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All spinning-disk drives, no matter their size, suffer from the same physical limitations. Because data is written from the outside edge to the inside edge, as the drive fills up, the available space becomes less and less efficient. The outer 30 - 50 % of the physical space on the drive has the highest storage density, and is the highest performing section of the drive. The bottom line is that once your hard drive is past 50% full, you'll start to see dramatic performance reductions as the drive continues to fill up. The best remedy - keep your hard drive under 50% full by deleting unused files, or better yet, upgrade to a new high-capacity drive from macsales.com.
While an OS upgrade might be critical for security updates, or if you need access to software only available on the most current version, major OS upgrades can cause your Mac to slow down - especially if yours is an older model. Each new major OS revision adds more features, but at the same time adds more lines of code for your machine to process. These new revisions are built for machines that have newer, faster processors, modern internal i/o, and often require more RAM, and higher-performance video cards. While you should always take your current OS to it's final version, you should carefully consider the costs and benefits of a major OS upgrade before taking the leap.
If your Mac exhibits slow boot sequences and slow operation, the culprit may be your startup process launching and running too many programs 'behind the scenes' at boot. Often when you install software, you agree to it launching on startup, but once the apps launch, they aren't always conspicuous, and may only show up in the menu bar. If your Mac is running slow, especially if it takes a long time for the OS to boot, it's a good idea to look at the startup items. Navigate to System Preferences > Users & Groups > Login Items. Here you can make sure only critical items launch at startup, instead of unused programs that take up valuable RAM running in the background.
The OWC Memory Lab tests each memory upgrade in the exact Mac it's custom designed for. This means an OWC memory upgrade always performs flawlessly and often exceeds factory capacity.
Upgrading memory is by far the best pathway to a total system performance boost for your Mac. With limited memory, your Mac relies heavily on the internal drive as a cache to make up for the lack of resources. Even with a fast SSD, the internal drive is much slower than memory, and you'll see the dreaded spinning beach ball while your under-resourced system struggles to catch up.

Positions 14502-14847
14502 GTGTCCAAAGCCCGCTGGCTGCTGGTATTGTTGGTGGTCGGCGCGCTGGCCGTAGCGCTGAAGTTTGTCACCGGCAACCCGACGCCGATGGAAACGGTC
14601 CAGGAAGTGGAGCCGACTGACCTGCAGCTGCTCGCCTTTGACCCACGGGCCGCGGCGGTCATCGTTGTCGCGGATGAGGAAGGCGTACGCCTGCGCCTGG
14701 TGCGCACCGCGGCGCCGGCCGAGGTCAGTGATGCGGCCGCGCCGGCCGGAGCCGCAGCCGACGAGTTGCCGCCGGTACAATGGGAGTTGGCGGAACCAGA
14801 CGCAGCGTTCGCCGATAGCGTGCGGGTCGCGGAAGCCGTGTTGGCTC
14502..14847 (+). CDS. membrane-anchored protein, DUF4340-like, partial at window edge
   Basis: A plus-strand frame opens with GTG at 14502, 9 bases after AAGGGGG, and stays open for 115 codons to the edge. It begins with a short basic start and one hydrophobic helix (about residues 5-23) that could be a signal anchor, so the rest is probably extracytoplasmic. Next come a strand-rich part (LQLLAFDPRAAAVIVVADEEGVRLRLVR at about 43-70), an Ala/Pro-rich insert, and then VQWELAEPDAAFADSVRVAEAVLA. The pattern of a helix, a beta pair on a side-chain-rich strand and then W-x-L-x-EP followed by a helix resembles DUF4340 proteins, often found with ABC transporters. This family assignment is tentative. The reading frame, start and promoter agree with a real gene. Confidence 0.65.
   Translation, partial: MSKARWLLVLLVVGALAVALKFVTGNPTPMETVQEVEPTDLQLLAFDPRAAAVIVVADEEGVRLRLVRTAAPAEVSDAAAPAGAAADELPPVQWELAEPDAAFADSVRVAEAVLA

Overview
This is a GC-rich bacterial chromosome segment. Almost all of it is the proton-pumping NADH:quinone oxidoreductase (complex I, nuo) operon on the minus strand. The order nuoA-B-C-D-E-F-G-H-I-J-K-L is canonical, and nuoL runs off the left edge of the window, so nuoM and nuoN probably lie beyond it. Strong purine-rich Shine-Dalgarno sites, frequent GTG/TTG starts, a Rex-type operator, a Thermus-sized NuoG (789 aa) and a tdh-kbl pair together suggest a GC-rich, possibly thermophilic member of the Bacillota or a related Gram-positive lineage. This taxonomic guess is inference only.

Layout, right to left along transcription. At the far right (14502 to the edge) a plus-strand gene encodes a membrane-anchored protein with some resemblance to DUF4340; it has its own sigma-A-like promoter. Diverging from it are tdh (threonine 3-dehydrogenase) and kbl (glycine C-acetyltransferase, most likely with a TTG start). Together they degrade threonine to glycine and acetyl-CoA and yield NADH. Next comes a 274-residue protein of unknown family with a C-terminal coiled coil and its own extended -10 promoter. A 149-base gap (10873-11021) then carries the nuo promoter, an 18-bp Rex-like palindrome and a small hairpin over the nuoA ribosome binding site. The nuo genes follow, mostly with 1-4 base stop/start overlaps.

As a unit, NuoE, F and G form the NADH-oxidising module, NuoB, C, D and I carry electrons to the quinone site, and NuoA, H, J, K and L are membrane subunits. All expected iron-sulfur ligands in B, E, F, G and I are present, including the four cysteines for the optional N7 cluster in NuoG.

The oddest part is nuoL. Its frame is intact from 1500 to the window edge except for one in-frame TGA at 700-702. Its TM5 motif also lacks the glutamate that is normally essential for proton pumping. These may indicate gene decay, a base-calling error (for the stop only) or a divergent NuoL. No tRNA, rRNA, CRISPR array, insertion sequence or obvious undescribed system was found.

The great news is that upgrading your Mac's memory is easy and inexpensive with OWC - 4GB from $37.99 and 16GB from $147.99. Depending on your model, you can upgrade up to 128GB. Because all OWC memory is developed and tested in our dedicated Memory Lab, it's always 100% compatible and remarkably dependable. Max out your memory and unleash the full potential of your Mac.Shop Memory Upgrades
An SSD's performance can degrade over time as it fills up. To prevent this, many SSDs require the use of TRIM, an operating system feature which manages how data is stored. All OWC SSDs use on-board technology that doesn't require TRIM, meaning they work right out of the box, and will never slow down with time.
Even though today's hard drives are fast, an OWC SSD is even faster. And with no moving parts, SSDs are more rugged, run cooler and quieter, and consume far less power than hard drives.
With an OWC SSD, everything on your Mac happens at lightning speed. Your Mac boots in seconds, not minutes. Apps launch in an instant, and data operations like loading and saving happen much faster. The performance difference is simply astounding - OWC SSDs, available up to 4TB, deliver real-world performance up to 100x faster than hard drives.
If your budget won't stretch to an SSD upgrade, you can still get a great speed boost with a new SSHD. Combining a spinning-disk hard drive and solid state cache technologies, SSHDs offer similar power consumption and reliability advantages to SSDs as well as a significant speed boost at a great value price.Shop SSD Upgrades
Most Macs with spinning hard drives ship with 5400 RPM drives. Upgrading to a higher capacity drive with a 7200 RPM speed will not only give you a faster drive, but the increased capacity delivers more useable space.
No matter how much memory you have, or how fast your drive, without enough free space, your Mac won't run at its full speed potential. Modern operating systems like OS X use this free space for caching to maximize efficiency and performance. And once free space drops below 50% total capacity, the system begins to show the painful signs of slowing down.
A general rule of thumb for calculating the required free space is to have no less than 15GB + 1.5 x (the amount of memory installed). For example, if your machine has 8GB of memory and a 120GB HDD, 27GB is the ideal amount of free space you should leave on that drive.
If your internal drive is close to full, it's time to upgrade to a higher capacity, higher performance drive. Especially as modern drives are so much faster, more efficient, and cheaper per gigabyte than ever before.
A new internal drive is an easy DIY upgrade with our free install videos. You shouldn't have to suffer a slow Mac with a full internal drive. Upgrade today.Shop Hard Drive Upgrades
Everything you need to know about HDDs and SSDs.Clean Up Your Drives
Using DriveSlim to clean up duplicate and unwanted files to gain space on your drive.Keep Your Mac Running Optimally
Simple tech tips to keep your Mac running as fast and efficient as possible.